The patterns are not new: black students are more likely to be suspended than white students; boys are more likely to be suspended than girls; students with disabilities are more likely to be suspended than able students. So it wasn’t exactly shocking to find that the students at the intersection of these disparities – disabled black boys – are the most likely to be suspended. But just how much more vulnerable they are – black boys with a disability in the St. Louis region are about 25 times more likely to be suspended than able white girls – should be alarming and force change in the administration of education in this region and state. Indeed, black boys with disabilities at some school were 40, 50, and even over 60 times more likely to be suspended than their white, female, able classmates.
That alarming statistic comes from “Falling Through the Cracks,” a recent collaboration between Forward Through Ferguson, Washington University’s Brown School, and the community. Their report documents patterns in out-of-school suspension taking into consideration race, gender, and disability. Many previous studies of St. Louis schools have looked at each of those traits alone and found them to be associated with increased levels of discipline, but this report for the first time considers all of these factors together.
As the report reveals, our children can’t be simplified to one characteristic. When we fail to look at their experiences holistically, we allow the extreme challenges that some students face go unnoticed. To build thriving learning environments and raise education outcomes for our most vulnerable students, we must take an intentional look at the intersection of race, gender, and ability. The egregious disparities in out-of-school suspension have very real implications, both for the students who get suspended and for the region. Pushing students out of the classroom hampers their education, which in turn damages other life outcomes and their future productivity.
Even when they are not suspended, many students are characterized as special needs or disabled because they may have some behavioral issues or other characteristics that make them difficult to deal with in the classroom. This creates an incentive for teachers and schools to label them, especially black boys, as having deficits. This often removes able but troubled students from regular classrooms and places them into special education situations, which may not be appropriate.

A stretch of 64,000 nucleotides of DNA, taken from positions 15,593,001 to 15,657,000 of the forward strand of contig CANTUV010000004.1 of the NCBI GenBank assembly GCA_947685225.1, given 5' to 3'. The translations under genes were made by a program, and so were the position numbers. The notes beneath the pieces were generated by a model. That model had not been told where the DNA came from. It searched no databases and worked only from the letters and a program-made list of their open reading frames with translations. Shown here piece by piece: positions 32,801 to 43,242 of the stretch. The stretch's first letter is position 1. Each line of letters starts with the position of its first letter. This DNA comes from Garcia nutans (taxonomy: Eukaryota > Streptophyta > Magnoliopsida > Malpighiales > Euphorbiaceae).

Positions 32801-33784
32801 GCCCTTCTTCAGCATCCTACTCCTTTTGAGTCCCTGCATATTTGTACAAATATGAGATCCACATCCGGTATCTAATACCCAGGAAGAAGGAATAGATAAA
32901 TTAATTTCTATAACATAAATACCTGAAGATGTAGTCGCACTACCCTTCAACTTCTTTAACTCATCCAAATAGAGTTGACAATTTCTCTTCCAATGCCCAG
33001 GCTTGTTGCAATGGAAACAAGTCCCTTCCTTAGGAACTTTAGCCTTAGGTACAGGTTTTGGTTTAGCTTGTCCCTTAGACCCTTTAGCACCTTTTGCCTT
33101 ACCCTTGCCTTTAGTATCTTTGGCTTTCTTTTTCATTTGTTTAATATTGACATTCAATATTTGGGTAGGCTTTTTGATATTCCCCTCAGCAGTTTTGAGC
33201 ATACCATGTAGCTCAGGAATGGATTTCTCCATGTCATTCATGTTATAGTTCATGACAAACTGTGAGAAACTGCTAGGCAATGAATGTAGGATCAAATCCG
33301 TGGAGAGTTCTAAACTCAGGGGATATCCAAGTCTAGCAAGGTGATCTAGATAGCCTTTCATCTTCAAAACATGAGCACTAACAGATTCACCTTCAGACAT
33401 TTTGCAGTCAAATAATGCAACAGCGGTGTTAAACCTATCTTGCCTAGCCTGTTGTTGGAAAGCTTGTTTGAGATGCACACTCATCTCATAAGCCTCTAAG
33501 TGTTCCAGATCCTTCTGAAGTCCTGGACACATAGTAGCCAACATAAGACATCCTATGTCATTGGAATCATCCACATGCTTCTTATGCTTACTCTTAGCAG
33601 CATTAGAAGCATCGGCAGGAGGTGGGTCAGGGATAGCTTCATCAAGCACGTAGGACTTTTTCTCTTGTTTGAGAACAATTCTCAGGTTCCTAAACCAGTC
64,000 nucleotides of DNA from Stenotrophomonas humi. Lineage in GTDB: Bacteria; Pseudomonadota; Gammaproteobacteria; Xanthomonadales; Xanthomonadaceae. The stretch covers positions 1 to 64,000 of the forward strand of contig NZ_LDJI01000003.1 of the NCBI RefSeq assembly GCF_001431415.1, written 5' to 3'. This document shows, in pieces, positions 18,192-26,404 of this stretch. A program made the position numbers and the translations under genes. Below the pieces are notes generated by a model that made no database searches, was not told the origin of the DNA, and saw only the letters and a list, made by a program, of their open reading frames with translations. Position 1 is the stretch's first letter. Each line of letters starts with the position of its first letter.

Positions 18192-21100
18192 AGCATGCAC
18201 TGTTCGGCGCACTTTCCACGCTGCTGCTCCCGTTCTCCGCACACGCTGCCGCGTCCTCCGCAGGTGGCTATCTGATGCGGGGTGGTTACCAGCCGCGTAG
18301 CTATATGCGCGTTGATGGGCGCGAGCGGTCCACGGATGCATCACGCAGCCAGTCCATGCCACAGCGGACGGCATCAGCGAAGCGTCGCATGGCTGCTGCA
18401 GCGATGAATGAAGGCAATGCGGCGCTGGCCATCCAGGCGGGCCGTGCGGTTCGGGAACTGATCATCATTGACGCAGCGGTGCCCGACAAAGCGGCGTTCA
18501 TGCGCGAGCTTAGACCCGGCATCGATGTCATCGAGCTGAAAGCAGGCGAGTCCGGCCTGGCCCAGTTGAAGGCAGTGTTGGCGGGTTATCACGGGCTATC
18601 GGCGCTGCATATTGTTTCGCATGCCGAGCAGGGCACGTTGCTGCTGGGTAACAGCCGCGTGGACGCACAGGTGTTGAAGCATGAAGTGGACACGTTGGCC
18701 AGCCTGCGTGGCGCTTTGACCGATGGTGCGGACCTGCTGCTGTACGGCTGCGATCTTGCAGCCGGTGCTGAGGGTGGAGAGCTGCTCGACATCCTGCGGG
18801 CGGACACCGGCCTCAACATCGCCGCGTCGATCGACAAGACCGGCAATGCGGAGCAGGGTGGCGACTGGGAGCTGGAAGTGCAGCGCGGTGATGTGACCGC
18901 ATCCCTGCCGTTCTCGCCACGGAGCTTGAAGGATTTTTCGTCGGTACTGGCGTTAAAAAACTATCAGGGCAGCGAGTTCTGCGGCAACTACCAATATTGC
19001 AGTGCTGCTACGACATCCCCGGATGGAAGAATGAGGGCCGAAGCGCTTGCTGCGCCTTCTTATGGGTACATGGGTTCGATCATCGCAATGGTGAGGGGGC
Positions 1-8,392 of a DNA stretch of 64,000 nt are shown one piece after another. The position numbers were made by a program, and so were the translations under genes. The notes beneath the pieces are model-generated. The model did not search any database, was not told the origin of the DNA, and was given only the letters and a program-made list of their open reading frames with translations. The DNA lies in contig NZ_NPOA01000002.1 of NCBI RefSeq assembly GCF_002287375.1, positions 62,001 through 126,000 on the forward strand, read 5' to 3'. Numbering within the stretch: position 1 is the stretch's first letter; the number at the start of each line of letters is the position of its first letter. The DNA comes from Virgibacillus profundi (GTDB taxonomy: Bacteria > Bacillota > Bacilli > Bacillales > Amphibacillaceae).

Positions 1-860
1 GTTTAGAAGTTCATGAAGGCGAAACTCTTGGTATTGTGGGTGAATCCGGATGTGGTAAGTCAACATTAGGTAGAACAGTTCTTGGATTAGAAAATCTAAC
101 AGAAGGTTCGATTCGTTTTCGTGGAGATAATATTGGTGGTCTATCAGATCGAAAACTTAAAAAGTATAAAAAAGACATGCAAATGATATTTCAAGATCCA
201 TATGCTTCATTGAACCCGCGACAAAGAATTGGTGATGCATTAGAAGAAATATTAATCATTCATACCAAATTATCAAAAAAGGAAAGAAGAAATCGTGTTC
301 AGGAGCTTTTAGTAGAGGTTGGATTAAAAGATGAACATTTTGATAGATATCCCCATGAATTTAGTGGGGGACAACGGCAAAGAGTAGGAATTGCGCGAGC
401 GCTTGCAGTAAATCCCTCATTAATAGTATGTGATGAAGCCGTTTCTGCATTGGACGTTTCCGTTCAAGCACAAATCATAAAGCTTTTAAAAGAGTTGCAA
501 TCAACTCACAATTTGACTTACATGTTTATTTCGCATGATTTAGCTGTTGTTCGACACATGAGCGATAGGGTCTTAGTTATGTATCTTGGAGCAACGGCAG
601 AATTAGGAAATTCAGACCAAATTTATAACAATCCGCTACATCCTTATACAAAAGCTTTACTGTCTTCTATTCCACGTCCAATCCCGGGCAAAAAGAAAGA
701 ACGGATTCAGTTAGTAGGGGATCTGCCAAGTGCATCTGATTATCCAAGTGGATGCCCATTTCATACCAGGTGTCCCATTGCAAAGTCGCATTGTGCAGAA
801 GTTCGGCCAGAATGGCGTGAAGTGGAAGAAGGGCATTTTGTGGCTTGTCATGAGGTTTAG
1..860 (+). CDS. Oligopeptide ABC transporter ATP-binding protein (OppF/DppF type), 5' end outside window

One major problem with forcing change based on such a report is that the region is experiencing disparity fatigue. In recent years, our region has generated countless reports documenting racial disparities in health, employment, wages, home ownership, environmental toxicity. The recent Equity Indicators report, for example, found that white workers were nearly three times more likely than black workers to be employed in high-wage occupations and that white households’ median income is nearly twice that of black households. The region is losing out on billions of dollars in economic activity because of the substantial number of black people who are not thriving on par with their white peers. These and countless other disparities that exist in our region are a burden born primarily by black St. Louisans, children, families, and neighborhoods, but they also hinder the region as a whole from realizing more of its substantial potential. Disparities in education, like those revealed in “Falling Through the Cracks,” feed into all of these downstream inequities.
We agree with the authors of the report that our students deserve systemic change, not just temporary and reactionary solutions, and that is a responsibility that we all must share. We should begin by developing a regional strategy for education equity. Plans like Better Together’s proposal for merging St. Louis and St. Louis County, among its many failures, left our region’s deep educational fragmentation completely unaddressed. There is a great deal of excellent work happening among education researchers and innovators to develop equitable, trauma-informed, anti-bias schools. To expand these efforts will require a more comprehensive strategy coordinated between students, parents, educators, researchers, and policymakers. Whatever disparity fatigue may have set in, we must fight for greater equity in those most crucial spaces where our future is being nurtured – schools and classrooms – and we must devise policies and strategies that keep our most vulnerable students in the schools and classrooms where education happens.
Read the report at https://forwardthroughferguson.org/falling-through-the-cracks/.